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Europe's suicide in a global perspective

Post By gaia1 in European Union


Monday, April 16, 2012

In his April 16 New York Times column entitled “Europe’s economic suicide” with its summary statement of “Trying for a second Great Depression” Paul Krugman points to two solutions after arguing that the present economic and social condition in Europe cannot go on. One of them is exiting from the euro, the other, if “European leaders really wanted to save the euro” is quantitative easing like the USA did and is doing. There is a third solution: it would keep the euro and its monetary union intact and places its resolution in truly global perspective.

Quantative easing (QE) would beneficial to all nations if they all agreed to do this at the same time and within a clear set of principles. It is problem if one powerful nation or group of nations engages in QE by themselves and when there are no rules. Thus, QE by the U.S. Fed makes American and other investors get cheap money which they will invest in commodity markets or in derivatives of those markets. The end result is monetary, financial and economic instability of the capital flow importing country, further destabilizing the global monetary, financial, economic and commercial systems.

What kind of rules or global architecture could promote healthy QE?

Given that the international monetary system, like glue, binds together the monetary, financial, economic and commercial systems and can be considered to be the linchpin of those systems, the answer is to be found in this global monetary system. By establishing a Global Central Bank nations that would monitor, regulate and engage in QE, nations would have an ample source of financing, particularly if the new financial system would be based upon money or credit and not on debt and if the privately-owned banking systems would operate on 100% reserves, i.e. do not engage in money creation.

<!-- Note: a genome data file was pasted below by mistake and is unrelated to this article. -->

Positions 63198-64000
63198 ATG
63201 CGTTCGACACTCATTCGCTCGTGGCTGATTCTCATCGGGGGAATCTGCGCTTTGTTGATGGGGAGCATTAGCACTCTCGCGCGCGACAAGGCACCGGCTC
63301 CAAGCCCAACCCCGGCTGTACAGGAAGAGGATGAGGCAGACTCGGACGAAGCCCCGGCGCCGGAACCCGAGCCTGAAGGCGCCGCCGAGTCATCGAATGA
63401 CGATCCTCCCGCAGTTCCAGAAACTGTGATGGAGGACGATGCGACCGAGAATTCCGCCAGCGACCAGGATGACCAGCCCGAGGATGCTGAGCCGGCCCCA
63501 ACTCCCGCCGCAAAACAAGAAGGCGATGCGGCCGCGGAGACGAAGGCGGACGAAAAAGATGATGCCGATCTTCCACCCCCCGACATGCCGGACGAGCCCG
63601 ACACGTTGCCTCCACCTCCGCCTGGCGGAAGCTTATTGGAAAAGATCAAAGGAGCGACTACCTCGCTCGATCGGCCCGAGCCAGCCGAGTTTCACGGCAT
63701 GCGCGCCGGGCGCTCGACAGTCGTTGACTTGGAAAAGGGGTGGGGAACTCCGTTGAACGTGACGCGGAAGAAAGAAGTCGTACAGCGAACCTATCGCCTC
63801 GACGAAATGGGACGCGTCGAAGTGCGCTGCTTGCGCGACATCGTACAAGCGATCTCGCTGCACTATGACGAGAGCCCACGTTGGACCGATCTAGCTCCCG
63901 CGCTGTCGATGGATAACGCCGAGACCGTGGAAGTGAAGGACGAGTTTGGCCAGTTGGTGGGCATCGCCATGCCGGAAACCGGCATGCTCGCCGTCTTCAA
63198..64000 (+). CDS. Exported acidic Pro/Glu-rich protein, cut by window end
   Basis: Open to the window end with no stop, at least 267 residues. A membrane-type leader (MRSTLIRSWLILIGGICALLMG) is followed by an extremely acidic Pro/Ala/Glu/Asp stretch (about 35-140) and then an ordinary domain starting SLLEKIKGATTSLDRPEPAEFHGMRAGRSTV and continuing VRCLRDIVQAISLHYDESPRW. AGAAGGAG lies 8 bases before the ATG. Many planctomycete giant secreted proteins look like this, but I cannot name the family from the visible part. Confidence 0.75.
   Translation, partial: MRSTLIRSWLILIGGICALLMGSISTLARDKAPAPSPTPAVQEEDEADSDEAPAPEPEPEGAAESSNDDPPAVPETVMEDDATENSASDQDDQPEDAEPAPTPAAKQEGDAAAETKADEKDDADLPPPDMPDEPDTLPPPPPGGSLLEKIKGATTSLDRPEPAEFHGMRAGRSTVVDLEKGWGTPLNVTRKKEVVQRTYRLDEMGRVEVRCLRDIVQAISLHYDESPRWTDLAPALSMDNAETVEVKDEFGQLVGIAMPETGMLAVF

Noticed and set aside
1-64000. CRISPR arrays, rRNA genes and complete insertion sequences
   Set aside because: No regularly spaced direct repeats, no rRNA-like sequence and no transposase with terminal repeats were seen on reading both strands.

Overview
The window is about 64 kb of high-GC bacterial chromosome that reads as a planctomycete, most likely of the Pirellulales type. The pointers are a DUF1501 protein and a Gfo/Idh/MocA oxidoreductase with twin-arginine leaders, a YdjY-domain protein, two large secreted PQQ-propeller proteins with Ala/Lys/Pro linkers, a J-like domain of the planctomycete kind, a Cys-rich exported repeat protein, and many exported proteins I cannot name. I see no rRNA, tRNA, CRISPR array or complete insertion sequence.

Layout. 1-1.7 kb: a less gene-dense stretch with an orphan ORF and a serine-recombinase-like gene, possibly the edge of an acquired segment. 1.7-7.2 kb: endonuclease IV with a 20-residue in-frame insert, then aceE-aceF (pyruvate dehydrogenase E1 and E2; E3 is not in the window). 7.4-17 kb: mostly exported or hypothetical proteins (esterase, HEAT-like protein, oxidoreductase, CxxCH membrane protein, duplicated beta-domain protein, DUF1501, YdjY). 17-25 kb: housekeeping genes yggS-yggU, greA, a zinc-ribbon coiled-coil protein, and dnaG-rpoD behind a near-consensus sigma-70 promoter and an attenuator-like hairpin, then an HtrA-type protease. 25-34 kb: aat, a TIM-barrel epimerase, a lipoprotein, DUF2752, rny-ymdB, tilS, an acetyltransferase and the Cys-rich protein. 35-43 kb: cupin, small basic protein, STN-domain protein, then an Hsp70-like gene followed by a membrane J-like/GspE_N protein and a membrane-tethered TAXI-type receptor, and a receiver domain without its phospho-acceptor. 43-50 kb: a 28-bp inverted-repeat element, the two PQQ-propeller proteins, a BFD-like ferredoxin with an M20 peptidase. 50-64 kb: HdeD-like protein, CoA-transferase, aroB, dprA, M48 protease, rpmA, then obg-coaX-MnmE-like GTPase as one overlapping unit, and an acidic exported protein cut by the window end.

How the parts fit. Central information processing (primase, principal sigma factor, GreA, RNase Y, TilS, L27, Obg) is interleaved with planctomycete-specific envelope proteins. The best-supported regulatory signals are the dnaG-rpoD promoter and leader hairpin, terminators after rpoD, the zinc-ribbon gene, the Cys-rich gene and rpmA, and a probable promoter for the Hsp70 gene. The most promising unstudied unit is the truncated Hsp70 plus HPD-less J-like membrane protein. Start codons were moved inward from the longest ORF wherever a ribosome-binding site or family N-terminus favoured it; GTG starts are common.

If nations would become serious about the threat of a global warming catastrophe, they could base this new international monetary system on a carbon standard. In that way nations that are seriously decarbonizing their societies would strengthen their economies and their associated currencies.

Details of why this alternative is to be taken and how it could come to pass are described in Verhagen’s The Tierra Solution: Resolving the Climate Crisis through Monetary Transformation which will be on the market at the end of this month. The publication will coincide with the medium budget plans EU nations have to submit at that time and thus its solution could become part of the discourse of alternatives to the euro crisis which is causing such social havoc with its impossible austerity budgets.